Ervin H. Epstein Jr., MD, a renowned dermatologist and researcher involved in these discoveries, will discuss his study of the mutations and the promise of vismodegib for treatment when he presents the Eugene J. Van Scott Award for Innovative Therapy of the Skin and Phillip Frost Leadership Lecture, “Thwacking the Hedgehog.”

“Our double-blind, randomized trial showed that basal cell carcinomas in patients with Gorlin syndrome who were taking this drug had, in all fairness, a dramatic response to the drug,” Dr. Epstein said. “It is very clear the drug has quite spectacular inhibitory effects on the growth of basal cell carcinomas in these patients.”

In his lecture, Dr. Epstein, senior scientist at Children’s Hospital Oakland Research Institute, Oakland, Calif., will discuss his years of genetic research that found similarities between retinoblastoma and a number of cancers, including BCC, and the role of the PTCH gene, which acts as a primary inhibitor of the Hedgehog signaling pathway. Dr. Epstein also was a long-time faculty member at the University of California, San Francisco, and a president of the Society for Investigative Dermatology.

Lila and Murray Gruber Memorial Cancer Research Award and Lectureship

Lynda Chin, M.D., Science Director,  and Giulio Draetta, M.D., Ph.D.. Director, of the Institute of Applied Cancer Science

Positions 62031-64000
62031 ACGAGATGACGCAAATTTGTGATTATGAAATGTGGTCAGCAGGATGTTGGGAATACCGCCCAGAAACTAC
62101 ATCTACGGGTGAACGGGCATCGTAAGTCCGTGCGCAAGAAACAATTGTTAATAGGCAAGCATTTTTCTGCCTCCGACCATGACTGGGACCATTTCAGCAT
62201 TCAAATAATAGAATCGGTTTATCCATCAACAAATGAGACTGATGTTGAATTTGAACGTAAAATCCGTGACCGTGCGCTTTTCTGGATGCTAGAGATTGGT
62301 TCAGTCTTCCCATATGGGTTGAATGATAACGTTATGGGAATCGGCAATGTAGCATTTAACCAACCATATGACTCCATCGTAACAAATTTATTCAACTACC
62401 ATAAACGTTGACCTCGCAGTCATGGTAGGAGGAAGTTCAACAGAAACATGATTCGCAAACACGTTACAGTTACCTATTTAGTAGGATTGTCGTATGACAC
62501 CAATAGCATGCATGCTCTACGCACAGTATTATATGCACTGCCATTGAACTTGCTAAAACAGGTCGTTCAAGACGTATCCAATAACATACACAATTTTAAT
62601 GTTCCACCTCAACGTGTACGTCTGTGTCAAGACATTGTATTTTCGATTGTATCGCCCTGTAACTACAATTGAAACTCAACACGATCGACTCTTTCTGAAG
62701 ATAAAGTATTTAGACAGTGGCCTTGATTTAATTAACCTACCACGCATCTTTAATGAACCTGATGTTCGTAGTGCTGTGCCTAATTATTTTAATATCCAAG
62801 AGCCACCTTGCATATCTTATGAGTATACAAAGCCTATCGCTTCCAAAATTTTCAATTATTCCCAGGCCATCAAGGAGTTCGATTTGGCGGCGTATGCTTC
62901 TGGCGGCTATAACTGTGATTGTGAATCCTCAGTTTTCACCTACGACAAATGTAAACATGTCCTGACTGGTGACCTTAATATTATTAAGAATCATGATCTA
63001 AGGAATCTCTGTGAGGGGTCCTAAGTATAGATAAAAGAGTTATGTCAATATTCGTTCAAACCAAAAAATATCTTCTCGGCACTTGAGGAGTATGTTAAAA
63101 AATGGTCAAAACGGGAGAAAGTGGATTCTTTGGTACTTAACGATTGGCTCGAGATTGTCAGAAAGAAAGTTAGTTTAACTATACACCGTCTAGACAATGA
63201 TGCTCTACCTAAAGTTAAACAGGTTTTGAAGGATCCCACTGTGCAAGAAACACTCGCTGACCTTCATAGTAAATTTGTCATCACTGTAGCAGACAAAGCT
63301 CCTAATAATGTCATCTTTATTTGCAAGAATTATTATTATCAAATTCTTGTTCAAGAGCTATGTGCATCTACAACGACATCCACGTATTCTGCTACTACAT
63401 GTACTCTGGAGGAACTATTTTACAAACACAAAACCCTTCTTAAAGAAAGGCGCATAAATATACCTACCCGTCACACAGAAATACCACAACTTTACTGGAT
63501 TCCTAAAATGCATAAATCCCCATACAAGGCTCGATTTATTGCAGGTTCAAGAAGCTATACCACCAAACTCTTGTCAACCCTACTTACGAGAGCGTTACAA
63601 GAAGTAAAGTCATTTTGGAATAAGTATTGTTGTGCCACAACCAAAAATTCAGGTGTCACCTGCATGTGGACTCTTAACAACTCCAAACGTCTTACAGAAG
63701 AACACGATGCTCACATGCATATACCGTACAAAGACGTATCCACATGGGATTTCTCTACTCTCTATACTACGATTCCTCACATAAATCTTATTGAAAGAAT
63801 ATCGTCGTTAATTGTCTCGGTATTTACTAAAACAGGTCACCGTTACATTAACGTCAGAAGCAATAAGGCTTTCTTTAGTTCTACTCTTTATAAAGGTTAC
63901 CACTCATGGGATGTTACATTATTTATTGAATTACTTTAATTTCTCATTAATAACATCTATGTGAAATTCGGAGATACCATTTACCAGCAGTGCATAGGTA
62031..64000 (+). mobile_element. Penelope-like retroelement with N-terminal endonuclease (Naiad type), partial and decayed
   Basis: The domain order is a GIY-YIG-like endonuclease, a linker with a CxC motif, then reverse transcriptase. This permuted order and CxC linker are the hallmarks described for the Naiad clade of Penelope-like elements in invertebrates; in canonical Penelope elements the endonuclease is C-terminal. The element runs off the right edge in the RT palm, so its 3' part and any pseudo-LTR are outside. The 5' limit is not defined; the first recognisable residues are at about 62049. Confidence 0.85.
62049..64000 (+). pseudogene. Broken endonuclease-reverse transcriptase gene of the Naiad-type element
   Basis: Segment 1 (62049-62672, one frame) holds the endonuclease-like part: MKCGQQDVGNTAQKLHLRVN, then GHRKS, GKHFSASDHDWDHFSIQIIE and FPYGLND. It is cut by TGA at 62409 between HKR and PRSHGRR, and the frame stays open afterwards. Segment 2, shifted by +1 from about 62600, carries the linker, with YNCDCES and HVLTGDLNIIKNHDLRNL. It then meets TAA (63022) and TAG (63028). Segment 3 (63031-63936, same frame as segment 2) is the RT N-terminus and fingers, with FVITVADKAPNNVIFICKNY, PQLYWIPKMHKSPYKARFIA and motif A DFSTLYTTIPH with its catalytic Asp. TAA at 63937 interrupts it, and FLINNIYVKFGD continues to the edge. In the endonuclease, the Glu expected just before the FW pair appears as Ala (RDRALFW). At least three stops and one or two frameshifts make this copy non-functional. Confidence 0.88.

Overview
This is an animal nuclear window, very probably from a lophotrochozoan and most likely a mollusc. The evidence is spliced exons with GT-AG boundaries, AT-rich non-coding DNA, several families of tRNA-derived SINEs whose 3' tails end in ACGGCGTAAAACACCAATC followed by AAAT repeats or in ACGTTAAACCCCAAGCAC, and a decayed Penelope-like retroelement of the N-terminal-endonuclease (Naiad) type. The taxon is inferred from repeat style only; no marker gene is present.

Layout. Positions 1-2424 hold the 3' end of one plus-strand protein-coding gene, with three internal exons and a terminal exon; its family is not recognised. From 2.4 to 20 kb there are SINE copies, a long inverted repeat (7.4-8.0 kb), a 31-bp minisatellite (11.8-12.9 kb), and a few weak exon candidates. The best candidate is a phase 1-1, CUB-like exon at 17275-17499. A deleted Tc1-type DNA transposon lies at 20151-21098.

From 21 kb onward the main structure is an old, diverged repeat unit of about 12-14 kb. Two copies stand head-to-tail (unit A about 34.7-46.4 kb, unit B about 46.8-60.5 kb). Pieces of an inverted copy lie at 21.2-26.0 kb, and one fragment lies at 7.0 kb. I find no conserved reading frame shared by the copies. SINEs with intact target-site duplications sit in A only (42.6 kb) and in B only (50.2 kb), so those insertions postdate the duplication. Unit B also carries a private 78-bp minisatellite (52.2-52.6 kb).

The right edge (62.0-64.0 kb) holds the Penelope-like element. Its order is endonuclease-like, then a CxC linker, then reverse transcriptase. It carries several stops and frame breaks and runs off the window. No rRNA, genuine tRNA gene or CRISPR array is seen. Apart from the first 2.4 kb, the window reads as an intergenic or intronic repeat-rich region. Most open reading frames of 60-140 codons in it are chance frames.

Lynda Chin, MD

Advances in genomics have revolutionized cancer treatments in recent years, but these changes often have not been adopted by many physicians because of their complexity. The Lila and Murray Gruber Memorial Cancer Research Award and Lectureship will look at advances in areas of melanoma genomics and therapies, and a prototype online decision support system powered by IBM’s Watson computer to better share them with practitioners.

“Half of my talk will be on advances in melanoma genomics. The second half will be on how technology and innovations can help us address some of the challenges facing our health care system,” said Lynda Chin, MD, who will present “Genomic Medicine: Transforming Research and Patient Care.”

“A lot of that sharing of information has to do with leveraging technology, changing how we think about research versus clinical care, and then bringing those two enterprises together because they tend to be in silos in academic medicine,” said Dr. Chin, professor and chair of genomic medicine and scientific director of the Institute for Applied Cancer Science at the University of Texas MD Anderson Cancer Center, Houston.

In her discussion of melanoma, Dr. Chin said she will focus on how cancer genomics have changed the understanding, study, and management of this disease, which she called “the poster child for genomic-based therapy and immune-based therapy.”

The key to improving outcomes, though, lies in communicating information about new therapies to practicing physicians. MD Anderson is working with IBM to develop the Oncology Expert Advisor, a clinical decision support tool powered by the renowned Watson computer that beat two humans on the television show Jeopardy, and Dr. Chin will discuss the promise of that venture.